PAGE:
Energy & Mining

Rare Earth Minerals and Energy Transition in 2024

As green energy technology continues to progress—largely relying on battery technology—will critical minerals essential to battery production become the most important commodities?

Image credit: Shutterstock / BELL KA PANG

The world’s ongoing energy transition would not have been possible without advances in battery technology.

Every one of the more than ten million electric vehicles (EVs) sold globally in 2023 was equipped with a high-capacity battery.

Such batteries are also used widely in solar power solutions to store electricity for use at night.

So naturally demand for batteries has gone up.

Specifically, the demand for lithium ion (Li-ion) batteries—which currently power almost everything—will experience a fivefold increase by the year 2030, from 0.7 terawatt-hours (TWh) of capacity to over 3.5 TWh.

The main raw material for the manufacturing of Li-ion batteries is lithium oxide, hence the mineral’s rise to stardom in recent years.

There are alternatives available, of course: nickel-cadmium (NiCd), lithium iron phosphate (LiFePO4), and the so-called solid-state batteries.

But either alternative requires large amounts of rare mineral to produce.

Even in high-capacity lithium-based batteries, some nickel, cobalt, and manganese are required in addition to lithium.

Benedikt Sobotka, CEO of Eurasian Resources Group (ERG) and co-chair of Global Battery Alliance, put it this way in a recent interview with TBY:

“Batteries are key to unlocking the energy transition, and in order to realize the green energy transition, the mining and key minerals industry must rise to the challenge of delivering on the biggest purchase order in our history—the supply of key transition metals.”

The new petroleum
Image credit: Shutterstock / Freedom_wanted

Critical minerals such as lithium are similar to oil in the sense that the energy security of the world relies on their continued mining and supply.

Just as the supply of oil relied on a fraternity of supplier nations in the 20th century, now countries with large reserves of rare minerals are finding themselves in a similarly fortunate situation.

Chile and Australia are currently the leading suppliers of lithium globally, accounting for some 75% of global exports.

More countries, meanwhile, are keen to be part of the new order in the global energy sector.

The oil-rich Kingdom of Saudi Arabia, for example, wants to remain ahead of the curve in the ongoing energy transition.

“The main Vision for 2030 underscores the establishment of the mining sector as the third pillar of the Saudi economy, following the precedence of the oil and gas industry and the chemical industry,” said Abdullah Bin Mufter Al-Shamrani, CEO of Saudi Geological Survey (SGS) to TBY.

“Supported by our comprehensive data analysis, which has identified approximately 5,600 mineral sites, we have estimated the collective value of these resources at around USD1.3 trillion,” added Al-Shamrani.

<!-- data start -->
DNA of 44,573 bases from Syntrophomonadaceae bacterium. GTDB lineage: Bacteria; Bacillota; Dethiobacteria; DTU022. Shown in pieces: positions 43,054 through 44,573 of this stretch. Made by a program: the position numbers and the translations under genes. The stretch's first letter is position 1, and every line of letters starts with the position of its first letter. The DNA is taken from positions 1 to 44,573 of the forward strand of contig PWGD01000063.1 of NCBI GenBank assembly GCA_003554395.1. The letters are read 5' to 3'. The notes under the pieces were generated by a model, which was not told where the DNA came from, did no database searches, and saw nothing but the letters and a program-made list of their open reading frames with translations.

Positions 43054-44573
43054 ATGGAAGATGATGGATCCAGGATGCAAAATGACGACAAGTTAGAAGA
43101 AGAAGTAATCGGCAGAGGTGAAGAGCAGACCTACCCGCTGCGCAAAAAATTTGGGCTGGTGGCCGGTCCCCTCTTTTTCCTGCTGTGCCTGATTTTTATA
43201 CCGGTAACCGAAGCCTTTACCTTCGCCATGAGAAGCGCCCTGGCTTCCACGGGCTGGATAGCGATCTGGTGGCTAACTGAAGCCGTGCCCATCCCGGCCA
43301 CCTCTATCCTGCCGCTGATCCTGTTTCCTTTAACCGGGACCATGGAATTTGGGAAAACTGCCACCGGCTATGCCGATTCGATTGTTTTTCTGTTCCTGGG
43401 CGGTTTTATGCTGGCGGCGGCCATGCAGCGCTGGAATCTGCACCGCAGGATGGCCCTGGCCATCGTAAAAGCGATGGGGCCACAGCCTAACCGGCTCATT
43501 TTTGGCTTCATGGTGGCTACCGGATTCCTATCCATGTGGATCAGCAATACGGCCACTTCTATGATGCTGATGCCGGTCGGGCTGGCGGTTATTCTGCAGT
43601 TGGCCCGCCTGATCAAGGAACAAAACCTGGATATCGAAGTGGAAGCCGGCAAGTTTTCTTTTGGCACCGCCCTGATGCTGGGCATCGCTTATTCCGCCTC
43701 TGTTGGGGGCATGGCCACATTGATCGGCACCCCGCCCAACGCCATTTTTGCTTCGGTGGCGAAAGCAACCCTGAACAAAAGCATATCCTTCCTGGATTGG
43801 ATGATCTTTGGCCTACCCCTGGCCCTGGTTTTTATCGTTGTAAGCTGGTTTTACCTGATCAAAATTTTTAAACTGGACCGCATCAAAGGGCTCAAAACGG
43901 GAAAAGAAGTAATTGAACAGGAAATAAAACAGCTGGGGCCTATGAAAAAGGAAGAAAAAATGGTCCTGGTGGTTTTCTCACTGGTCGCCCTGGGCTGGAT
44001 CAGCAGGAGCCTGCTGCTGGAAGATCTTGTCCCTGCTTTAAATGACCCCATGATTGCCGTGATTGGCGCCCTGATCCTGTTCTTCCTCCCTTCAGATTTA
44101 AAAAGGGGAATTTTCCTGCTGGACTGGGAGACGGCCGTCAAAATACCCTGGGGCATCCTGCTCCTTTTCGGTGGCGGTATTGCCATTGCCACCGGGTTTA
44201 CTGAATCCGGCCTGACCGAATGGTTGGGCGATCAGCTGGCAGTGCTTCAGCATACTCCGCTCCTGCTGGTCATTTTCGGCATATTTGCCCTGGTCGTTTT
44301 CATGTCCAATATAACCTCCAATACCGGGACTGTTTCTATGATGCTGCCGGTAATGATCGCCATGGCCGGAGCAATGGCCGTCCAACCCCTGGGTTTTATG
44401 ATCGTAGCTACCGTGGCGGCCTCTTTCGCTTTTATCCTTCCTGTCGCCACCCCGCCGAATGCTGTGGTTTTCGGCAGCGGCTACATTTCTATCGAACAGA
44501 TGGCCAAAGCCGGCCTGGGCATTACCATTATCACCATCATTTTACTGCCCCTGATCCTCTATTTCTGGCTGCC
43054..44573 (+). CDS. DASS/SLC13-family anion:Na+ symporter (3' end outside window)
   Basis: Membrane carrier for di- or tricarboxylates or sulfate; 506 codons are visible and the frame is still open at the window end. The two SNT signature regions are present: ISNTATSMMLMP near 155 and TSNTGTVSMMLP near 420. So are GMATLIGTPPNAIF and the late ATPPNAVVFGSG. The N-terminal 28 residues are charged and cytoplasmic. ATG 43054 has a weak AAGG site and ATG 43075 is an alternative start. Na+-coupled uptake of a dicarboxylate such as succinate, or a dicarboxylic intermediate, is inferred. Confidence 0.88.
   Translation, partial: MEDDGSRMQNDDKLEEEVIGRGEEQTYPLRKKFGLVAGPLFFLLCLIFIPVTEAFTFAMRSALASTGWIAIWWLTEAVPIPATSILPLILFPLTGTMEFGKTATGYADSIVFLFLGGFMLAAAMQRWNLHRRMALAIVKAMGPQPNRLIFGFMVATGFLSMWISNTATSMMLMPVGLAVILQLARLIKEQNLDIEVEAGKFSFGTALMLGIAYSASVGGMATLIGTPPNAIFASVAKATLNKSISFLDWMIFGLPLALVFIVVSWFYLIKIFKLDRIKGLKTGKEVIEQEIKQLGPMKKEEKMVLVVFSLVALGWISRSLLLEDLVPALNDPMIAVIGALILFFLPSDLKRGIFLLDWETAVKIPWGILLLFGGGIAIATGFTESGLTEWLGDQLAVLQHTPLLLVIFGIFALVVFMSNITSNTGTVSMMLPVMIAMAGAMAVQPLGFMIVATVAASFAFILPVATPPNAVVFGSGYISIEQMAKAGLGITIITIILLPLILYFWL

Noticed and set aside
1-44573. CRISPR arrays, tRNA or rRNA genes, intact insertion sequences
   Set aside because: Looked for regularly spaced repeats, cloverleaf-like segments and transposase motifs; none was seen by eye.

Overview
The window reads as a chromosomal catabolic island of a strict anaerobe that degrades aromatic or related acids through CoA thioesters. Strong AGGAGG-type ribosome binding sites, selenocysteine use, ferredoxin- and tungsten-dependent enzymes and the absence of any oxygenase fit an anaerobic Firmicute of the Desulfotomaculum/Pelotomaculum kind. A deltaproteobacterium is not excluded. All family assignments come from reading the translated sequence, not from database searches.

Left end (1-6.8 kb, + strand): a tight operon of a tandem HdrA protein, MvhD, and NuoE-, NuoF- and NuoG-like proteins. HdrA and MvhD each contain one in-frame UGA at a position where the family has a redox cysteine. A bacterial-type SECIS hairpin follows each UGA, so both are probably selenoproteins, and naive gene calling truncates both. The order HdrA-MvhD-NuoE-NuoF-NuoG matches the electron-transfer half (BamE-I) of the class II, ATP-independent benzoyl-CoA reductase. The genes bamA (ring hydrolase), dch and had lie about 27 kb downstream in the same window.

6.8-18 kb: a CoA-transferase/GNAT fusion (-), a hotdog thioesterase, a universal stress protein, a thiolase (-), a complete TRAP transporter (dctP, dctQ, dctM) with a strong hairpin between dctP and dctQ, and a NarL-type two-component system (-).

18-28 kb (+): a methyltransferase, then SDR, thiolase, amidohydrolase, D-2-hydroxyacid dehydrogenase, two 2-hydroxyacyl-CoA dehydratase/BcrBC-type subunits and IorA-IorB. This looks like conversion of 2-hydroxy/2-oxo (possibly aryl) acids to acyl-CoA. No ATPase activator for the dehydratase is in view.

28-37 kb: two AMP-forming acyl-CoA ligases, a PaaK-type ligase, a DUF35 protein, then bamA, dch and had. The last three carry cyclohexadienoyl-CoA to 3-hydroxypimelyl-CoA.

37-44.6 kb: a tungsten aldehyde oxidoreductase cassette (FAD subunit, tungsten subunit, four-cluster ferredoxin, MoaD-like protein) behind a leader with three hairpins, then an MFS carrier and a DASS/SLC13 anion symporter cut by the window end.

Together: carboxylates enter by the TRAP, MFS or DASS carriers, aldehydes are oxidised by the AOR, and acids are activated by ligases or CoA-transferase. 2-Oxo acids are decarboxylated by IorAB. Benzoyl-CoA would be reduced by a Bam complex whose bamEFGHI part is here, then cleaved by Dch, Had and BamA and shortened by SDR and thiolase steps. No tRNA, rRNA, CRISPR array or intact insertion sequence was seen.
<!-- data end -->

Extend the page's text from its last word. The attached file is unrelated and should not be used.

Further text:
Competition among lithium producers
Image credit: Shutterstock / Claudio Briones

Given the growing market for lithium, other countries with proven reserves are trying to claim their share of the market from Chile and Australia.

One of Europe’s largest deposits of lithium lies under the hills of the Barroso region in the north of Portugal.

This has divided the community into those in favor of lithium mining to boost the region’s economy and those worried about the impact on the environment.

Across the Atlantic, Mexico has over 1.7 million tons of lithium and a rich domestic history of mining. Many among Mexico’s business community are in favor of the country becoming an EV and battery powerhouse. “Although the upstream segment—including the mining and extraction of lithium—was nationalized in 2022, foreign companies can invest in the processing of lithium and battery production,” according to a report by TBY.

In 2023, Mexican authorities gave the green light to Tesla Inc to begin the construction of its “Gigafactory 6” in Nuevo León, Mexico.

With an investment of USD10-15 billion between 2023 and 2025, the massive plant is expected to roll out EVs, complete with in-house manufactured batteries.

Green concerns
Image credit: Shutterstock / Andrzej Rostek

With the rise of lithium and other critical minerals as new raw materials needed to support the energy industry, concerns remain over the eco-friendliness of all this.

Lithium, for instance, is often extracted from open-pit mines with large scale mining operations, which are not necessarily green.

However, much awareness has been raised about the environmental impact of lithium mining in Latin America, following the 2018 protests in Chile over messy mining contracts and the subsequent nationalization of lithium reserves in 2023.

In an almost serendipitous manner, artificial intelligence (AI) could be coming to our aid. It was reported in the early 2024 that scientists in California have developed a new chemical formulation with the help of generative AI which could reduce the need for lithium by up to 70%.

The synergy between AI and renewables is unlikely to stop here, and we will surely here more about this throughout 2024.